Let’s break it down to a single question: does Western culture encourage children or undecided people to become God-fearing, committed, true, radical and consistent followers of Christ, people that believe in the death and physical resurrection of Jesus Christ and are committed to following Him and His Word, and who experience unnatural urges to love the unlovable and forgive the unforgivable? And does it do so more than other cultures? I find that very difficult to believe.

Western culture is very much against this kind of “extreme” lifestyle. The term “Jesus Freak” was not made up by Christians, after all. The West has consistently been against the Christian faith and it has resulted in ridicule, condescension, trivialization, marginalization, and the list goes on. The West is not a Christian nation, it’s a predominantly secular one. There is just no place for outspoken followers of Jesus Christ in society at large. It’s a very sad reality but we should remind ourselves that the culture Jesus lived in put Him on a cross. The culture was just as much against the Christian movement then as it is now. If Christianity is accepted in the West, it’s through the work of motivational or prosperity preachers (whose work couldn’t be described better than this satirical article) and not through men of God like Ravi Zacharias.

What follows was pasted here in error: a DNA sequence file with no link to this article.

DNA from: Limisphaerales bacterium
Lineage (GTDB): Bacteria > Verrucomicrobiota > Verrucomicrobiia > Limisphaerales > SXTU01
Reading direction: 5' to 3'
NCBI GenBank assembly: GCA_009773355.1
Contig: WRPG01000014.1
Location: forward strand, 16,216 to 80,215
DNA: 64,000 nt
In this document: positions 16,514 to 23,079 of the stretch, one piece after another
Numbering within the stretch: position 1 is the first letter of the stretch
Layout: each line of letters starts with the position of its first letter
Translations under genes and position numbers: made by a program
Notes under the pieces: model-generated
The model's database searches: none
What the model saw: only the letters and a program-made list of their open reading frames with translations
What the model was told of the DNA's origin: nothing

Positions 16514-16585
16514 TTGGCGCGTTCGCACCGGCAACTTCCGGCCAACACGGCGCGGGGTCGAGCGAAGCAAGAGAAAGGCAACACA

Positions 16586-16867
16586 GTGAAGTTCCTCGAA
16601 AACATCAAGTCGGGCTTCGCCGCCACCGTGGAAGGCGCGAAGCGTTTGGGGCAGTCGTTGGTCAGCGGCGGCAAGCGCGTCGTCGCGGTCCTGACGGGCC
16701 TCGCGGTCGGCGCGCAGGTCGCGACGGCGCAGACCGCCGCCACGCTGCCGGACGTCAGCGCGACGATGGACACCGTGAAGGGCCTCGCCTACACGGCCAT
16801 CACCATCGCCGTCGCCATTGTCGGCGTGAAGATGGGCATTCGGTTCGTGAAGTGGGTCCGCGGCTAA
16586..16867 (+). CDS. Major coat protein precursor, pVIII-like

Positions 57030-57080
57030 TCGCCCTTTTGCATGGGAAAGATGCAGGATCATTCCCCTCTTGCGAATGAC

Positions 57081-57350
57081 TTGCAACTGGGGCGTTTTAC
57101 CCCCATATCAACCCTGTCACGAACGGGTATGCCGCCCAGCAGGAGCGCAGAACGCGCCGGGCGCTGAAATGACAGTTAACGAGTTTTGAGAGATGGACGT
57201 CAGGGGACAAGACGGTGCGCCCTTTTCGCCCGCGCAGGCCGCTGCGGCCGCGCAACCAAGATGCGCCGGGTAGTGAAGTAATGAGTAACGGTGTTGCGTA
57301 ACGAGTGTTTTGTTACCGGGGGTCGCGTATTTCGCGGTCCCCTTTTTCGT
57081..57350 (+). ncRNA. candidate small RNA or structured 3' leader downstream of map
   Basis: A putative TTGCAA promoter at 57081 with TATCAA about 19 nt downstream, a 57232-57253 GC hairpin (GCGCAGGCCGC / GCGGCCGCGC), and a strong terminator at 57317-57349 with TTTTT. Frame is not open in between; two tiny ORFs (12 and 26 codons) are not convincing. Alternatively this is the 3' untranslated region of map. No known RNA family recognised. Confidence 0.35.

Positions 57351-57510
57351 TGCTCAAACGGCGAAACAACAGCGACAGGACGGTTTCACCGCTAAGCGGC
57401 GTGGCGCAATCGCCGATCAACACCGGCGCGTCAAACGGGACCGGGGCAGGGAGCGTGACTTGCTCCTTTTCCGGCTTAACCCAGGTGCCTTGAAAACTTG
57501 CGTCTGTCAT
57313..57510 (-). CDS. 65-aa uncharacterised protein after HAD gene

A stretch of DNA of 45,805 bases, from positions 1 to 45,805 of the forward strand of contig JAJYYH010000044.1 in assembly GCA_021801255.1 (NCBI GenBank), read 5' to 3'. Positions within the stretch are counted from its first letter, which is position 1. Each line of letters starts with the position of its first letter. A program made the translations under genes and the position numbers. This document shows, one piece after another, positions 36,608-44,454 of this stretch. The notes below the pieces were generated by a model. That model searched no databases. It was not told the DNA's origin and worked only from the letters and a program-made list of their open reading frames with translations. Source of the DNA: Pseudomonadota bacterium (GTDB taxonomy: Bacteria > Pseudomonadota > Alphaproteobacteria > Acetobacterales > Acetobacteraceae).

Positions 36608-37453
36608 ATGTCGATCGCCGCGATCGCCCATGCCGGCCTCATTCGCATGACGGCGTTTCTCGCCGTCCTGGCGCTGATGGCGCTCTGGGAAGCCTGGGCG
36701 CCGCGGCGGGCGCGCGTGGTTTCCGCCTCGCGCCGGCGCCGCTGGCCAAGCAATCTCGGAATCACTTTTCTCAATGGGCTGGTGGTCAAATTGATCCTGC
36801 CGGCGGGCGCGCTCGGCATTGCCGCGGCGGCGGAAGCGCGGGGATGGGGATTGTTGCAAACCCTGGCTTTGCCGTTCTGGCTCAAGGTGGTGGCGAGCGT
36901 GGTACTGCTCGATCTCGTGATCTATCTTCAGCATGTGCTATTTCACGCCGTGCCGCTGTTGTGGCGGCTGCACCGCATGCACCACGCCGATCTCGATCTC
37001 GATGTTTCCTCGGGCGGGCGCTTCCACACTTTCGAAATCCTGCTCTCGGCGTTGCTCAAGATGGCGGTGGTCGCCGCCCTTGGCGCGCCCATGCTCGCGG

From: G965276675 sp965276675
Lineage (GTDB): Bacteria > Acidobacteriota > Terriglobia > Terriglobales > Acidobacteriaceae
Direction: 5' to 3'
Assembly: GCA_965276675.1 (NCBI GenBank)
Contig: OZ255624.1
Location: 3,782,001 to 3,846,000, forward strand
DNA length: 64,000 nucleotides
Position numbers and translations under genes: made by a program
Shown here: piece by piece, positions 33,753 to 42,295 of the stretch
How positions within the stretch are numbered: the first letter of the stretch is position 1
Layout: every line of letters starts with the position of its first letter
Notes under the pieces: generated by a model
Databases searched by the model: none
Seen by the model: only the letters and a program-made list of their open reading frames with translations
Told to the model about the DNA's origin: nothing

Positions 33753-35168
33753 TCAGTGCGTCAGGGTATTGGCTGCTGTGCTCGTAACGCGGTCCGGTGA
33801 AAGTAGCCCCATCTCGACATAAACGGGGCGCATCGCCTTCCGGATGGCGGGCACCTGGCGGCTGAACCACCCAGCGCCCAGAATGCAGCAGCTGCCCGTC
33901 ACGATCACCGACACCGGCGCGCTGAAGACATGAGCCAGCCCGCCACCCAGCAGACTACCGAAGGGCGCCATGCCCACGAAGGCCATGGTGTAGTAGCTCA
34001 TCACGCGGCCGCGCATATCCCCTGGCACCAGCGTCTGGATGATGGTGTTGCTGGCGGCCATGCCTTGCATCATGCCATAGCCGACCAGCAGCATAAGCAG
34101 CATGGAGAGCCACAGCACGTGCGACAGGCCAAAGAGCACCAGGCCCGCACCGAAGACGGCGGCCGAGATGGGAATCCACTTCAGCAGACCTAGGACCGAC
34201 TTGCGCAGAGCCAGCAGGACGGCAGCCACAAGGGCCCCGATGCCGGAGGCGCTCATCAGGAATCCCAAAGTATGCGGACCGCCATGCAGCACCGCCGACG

This isn’t to say that Western culture is morally bankrupt. Crime is still punished and moral vices like lying, cheating, and selfishness are frowned upon by the West. However, the West does not, in any way, relate these with Jesus or even the Bible. The West can be said to encourage moral living but it does so isolatedly from the Christian faith.